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Employers Be Careful Who You Believe When it is a Case of “He Said She Said”

In Vasquez v. Empress Ambulance Service, Inc., the federal Second Circuit Court of Appeals, held that an employee’s retaliatory intent may be imputed to an employer when the employer’s negligence gives effect to the employee’s retaliatory animus and adversely effects the victim. In essence, the Second Circuit extended the “cat’s paw theory” to cover discriminatory animus of a rank and file employee to the employer’s negligent actions.

What is Cat’s Paw?

The cat’s paw theory refers to a situation in which an employee is subjected to some adverse employment action by a supervisor who himself has no discriminatory motive, but who has been manipulated by a subordinate. That subordinate supplies the discriminatory motivation when he/she intends to bring about the unlawful adverse employment action.

When the Victim Becomes the Accused

In this case, Vasquez was an ambulance EMT and one of her co-workers, a dispatcher, repeatedly asked her for a date. She consistently declined.  One evening, in an act of gross desperation, the dispatcher sent Vasquez a text message of his genitalia with a question “wat u think.”  Vasquez did not respond and immediately reported the photo to her supervisor.  The supervisor promised to deal with the situation and asked Vasquez to draft a formal complaint.  While she was drafting the complaint, the dispatcher walked in and asked her if she was reporting him.  The dispatcher then asked a co-worker to lie and tell management that he and the plaintiff had been engaged in a relationship.  The co-worker refused.  In a final effort to avoid being caught, the dispatcher altered a text message chain to make it appear he had been having a sexual relationship with Vasquez.  Management interviewed the dispatcher and then Vasquez.  Management, accepting the dispatcher’s altered text messages as true, terminated Vasquez for sexually harassing the dispatcher.  Despite Vasquez’s pleas, management refused to look at Vasquez’s phone to see the real text message chain.

The plaintiff brought suit alleging she was wrongfully terminated in retaliation for complaining of sexual harassment. At the trial court, the employer moved to dismiss the complaint; and the court granted the motion holding the dispatcher’s retaliatory intent could not be attributed to the employer and therefore the employer had not engaged in retaliation.

The Holding

The Second Circuit reversed the lower court. It held an employer may be held liable for an employee’s animus under a “cat’s paw theory” regardless of the employee’s lack of management responsibility within the organization, if the employer’s own negligence gives effect to the employee’s animus and causes the victim an adverse employment action. Under the facts of the case, the Court found reasonable minds could find the employer acted negligently by failing to treat the dispatcher with skepticism, by failing to review Vasquez’s text messages, and by failing to carefully investigate the chain of events.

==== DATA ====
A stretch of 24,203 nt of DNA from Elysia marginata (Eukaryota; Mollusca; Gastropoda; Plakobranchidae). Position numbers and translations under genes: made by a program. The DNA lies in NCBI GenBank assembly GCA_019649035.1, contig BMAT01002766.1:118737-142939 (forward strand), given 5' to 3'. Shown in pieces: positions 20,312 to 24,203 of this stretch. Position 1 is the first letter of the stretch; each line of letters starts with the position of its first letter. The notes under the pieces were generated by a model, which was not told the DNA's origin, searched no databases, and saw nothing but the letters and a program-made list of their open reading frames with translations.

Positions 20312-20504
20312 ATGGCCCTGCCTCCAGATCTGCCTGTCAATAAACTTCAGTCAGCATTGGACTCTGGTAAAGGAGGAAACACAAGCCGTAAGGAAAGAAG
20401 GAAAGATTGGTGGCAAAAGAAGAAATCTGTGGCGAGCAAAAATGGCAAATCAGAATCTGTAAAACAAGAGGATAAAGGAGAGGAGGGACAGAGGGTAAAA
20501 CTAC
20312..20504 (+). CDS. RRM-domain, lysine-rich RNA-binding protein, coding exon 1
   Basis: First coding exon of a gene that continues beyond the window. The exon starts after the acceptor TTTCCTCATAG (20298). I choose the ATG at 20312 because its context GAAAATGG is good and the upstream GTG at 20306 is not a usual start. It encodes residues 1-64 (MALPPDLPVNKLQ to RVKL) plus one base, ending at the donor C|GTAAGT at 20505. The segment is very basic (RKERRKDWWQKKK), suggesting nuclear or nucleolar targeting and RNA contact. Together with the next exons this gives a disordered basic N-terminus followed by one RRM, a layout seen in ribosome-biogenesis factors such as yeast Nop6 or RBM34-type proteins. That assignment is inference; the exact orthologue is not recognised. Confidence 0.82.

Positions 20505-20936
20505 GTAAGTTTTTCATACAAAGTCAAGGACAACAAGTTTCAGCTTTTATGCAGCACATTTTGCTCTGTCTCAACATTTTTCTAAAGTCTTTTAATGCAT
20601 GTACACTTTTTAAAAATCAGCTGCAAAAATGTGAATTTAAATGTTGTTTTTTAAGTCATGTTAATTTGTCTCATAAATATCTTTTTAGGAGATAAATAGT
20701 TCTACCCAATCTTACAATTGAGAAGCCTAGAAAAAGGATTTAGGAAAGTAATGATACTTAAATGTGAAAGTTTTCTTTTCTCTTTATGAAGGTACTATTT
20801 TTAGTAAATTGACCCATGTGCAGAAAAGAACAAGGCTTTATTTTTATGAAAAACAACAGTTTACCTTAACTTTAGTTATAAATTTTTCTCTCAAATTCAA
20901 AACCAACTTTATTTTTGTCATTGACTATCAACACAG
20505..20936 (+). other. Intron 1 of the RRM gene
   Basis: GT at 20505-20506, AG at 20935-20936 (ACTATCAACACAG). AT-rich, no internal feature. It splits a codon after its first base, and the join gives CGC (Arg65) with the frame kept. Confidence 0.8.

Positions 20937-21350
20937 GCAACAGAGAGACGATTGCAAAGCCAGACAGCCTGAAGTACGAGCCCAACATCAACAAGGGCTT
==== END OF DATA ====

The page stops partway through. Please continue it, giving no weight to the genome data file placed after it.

Concern for Employers

This decision should cause concern for employers. Although the Court made clear that an employer can still ‘get it wrong’ without incurring liability under Title VII, but it cannot get it that wrong.  Where the employer’s error reaches the level of negligence, the employer can be liable for a non-management employee’s acts.  From a practical standpoint, this creates a challenge for employers.  For instance, while an investigation is required when a complaint of harassment arises, how much prodding does the employer have to do to determine which version of the “he said she said” story is credible?  Where does negligence begin and just “getting it wrong” end?  Practically speaking, this is no bright line to follow.  The best action is a prompt and thorough neutral investigation where all facially credible evidence is considered. The decision also serves as a cautionary tale for employers when believing one employee to a fault without first fully weighing both sides.

Brody and Associates regularly provides counsel on civil rights issues and employment laws in general. If we can be of assistance in this area, please contact us at info@brodyandassociates.com or 203.454.0560.